September 25, 2016 Oromacto, New Brunswick -- Worthington Challenge
Members of the North Carolina and Tennessee National Guard competed in the Worthington Challenge on the Canadian Army Base Capetown in Oromocto, New Brunswick, Canada Sept. 25, 2016.
The Worthington Challenge is a five day armored crew exercise aimed at testing an armored crew's ability to perform various tasks as a team, while under simulated wartime stress. The challenge consists of four different challenges or "stands" that each crew were assigned over a five day period. After each Challenge, competing crews would meet for a dWebrief and to hear their scores and critiques for that event.
"The aim or purpose of both our competition, the Sullivan Cup and the Worthington Challenge is really the same," said Sargent First Class James Grider, a master gunner with the 1st 305thArmored Battalion, Camp Shelby, MS.
"Because the main purpose of those competitions are to determine the strengths and weaknesses of our armored core," said Grider.
The National Guard team's journey to the Worthington Challenge was not an easy one. It began with both North Carolina and Tennessee competing against each other in the Sullivan Cup competition on the tank ranges of Fort Benning, GA. After days of intense competition, North Carolina ended as the victors with Tennessee finishing not to far behind. But little did they know, this would be the beginning of a rememberable journey.
Because the Worthington Challenge is a collection of the best armored crews across the world, the crews that win their national competition receive and invite, and this was the case for the North Carolina team. Needing a second tank team to compete, the call went out to the Tennessee Guard 278th Armored Calvary Regiment and they accepted.
"I thought it was a great opportunity for our tank crew to work with another unit, the 30th brigade, a sister brigade that we don't get to train with often," said Colonel Warner Holt, the 278th Armored Calvary commander.
Because both teams are National Guard, they ran into a personnel issue. Some of the original members of each team could not compete due to other obligations, so other members of the guard stepped into their place.
"The biggest thing for me was ensuring they had a good training plan while training with North Carolina," said Master Sgt. Chris Keith, a master gunner with the 278th Armored Calvary Regiment.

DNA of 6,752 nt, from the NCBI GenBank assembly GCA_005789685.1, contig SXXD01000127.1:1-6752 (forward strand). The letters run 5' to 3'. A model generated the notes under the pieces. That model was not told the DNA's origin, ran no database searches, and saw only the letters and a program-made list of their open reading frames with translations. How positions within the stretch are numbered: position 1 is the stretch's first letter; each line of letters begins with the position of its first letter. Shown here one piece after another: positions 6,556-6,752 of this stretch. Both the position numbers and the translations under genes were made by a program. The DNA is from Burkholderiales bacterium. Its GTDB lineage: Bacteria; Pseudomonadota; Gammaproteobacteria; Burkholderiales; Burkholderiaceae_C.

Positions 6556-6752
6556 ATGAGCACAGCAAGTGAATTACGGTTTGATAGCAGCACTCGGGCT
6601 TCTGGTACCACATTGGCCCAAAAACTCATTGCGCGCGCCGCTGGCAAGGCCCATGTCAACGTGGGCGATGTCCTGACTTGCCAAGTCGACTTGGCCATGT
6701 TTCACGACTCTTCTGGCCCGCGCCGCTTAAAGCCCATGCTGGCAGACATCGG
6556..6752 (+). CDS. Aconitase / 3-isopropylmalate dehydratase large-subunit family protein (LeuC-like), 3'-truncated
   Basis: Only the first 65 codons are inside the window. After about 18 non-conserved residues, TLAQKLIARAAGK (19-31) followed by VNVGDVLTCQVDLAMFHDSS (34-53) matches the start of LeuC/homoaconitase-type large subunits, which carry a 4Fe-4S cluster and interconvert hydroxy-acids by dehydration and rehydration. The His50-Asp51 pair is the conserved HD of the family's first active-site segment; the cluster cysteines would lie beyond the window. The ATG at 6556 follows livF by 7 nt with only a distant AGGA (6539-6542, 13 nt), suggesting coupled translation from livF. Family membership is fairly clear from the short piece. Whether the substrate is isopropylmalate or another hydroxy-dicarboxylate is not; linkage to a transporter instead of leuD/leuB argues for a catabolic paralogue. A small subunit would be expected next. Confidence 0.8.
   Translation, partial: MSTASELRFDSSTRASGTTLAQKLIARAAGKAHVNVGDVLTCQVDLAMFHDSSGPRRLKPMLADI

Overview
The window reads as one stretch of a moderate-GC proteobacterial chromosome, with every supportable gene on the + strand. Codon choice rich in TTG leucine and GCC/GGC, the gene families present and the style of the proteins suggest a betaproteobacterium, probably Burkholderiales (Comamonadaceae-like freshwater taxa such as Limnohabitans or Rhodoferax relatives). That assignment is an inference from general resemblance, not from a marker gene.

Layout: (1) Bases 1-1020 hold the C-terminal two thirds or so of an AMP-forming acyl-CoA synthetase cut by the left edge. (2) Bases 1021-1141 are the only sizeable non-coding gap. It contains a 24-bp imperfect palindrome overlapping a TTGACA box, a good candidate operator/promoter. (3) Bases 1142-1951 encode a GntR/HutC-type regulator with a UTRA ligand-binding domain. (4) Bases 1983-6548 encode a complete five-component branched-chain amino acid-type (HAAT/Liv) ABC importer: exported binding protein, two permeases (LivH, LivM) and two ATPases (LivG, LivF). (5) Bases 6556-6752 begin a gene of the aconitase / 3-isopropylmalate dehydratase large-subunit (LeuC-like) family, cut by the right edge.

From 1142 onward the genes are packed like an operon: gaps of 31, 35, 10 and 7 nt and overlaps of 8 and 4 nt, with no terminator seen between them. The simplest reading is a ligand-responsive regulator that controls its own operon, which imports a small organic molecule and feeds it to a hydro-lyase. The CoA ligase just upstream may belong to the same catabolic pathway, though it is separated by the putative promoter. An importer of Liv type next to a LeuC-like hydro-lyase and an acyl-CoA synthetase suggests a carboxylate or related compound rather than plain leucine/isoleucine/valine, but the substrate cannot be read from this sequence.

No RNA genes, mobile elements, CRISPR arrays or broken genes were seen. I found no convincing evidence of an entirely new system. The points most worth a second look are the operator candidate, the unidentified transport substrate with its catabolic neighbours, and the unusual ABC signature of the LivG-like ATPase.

"Leading up to the 30 day train up, I worked a lot with North Carolina and the 177th Armored Brigade to help develop that training plan, and coordinate all assets and resources," said Keith.
Both Tennessee and North Carolina began an intense 30 day training program headed by Sgt. 1st Class Grider, who was the crew commander of the first American team to compete in the Worthington Challenge in 2014.
"The first thing I had to do was to get them to stop thinking in our terms of our gunnery, our medical training, our vehicle ID, things like that. I had to get them to start thinking on a bigger broader level," said Grider.
During those 30 days, the crew member's training consisted of marksmanship, endurance training, land navigation, vehicle identification and tank operations. Everything they could expect was thrown at them to ensure they were as prepared as possible.
"I provided them, to the best of my ability, the replication of the stands that they were going to compete in, in Canada," said Grider.
After 30 hot grueling days of training in the Mississippi heat, the tank teams were ready for the competition.
"To tell you the truth, the training was outstanding," said Staff Sgt. Wesley Goff, a master gunner with the 278th ACR.
On Sept. 16, 2016, with tank load, the 278th ACR tank crew and mechanics loading into a C-17 Globemaster III, flown by members of the 164th Air Lift Wing in Memphis, TN., and headed to Canada for an experience of a lifetime.
After adding new members to each crew, with only 30 days of training together, the American team finished 3rd overall in the 120mm competition.
"I think it's only natural when you look at it and see that their a reserve component, to assume that they are going to be at a disadvantage to any kind of active duty team," said Grider
Grider expressed that the way that the National Guard team trained and competed, they definitely deserved to be on the same stage as other top national and international active duty tank crew's.
"It's a really good example of where we are headed in the future and just how successful we can be working together as an active component and a reserve component," said Col. Holt.
-Senior Airman Leon Bussey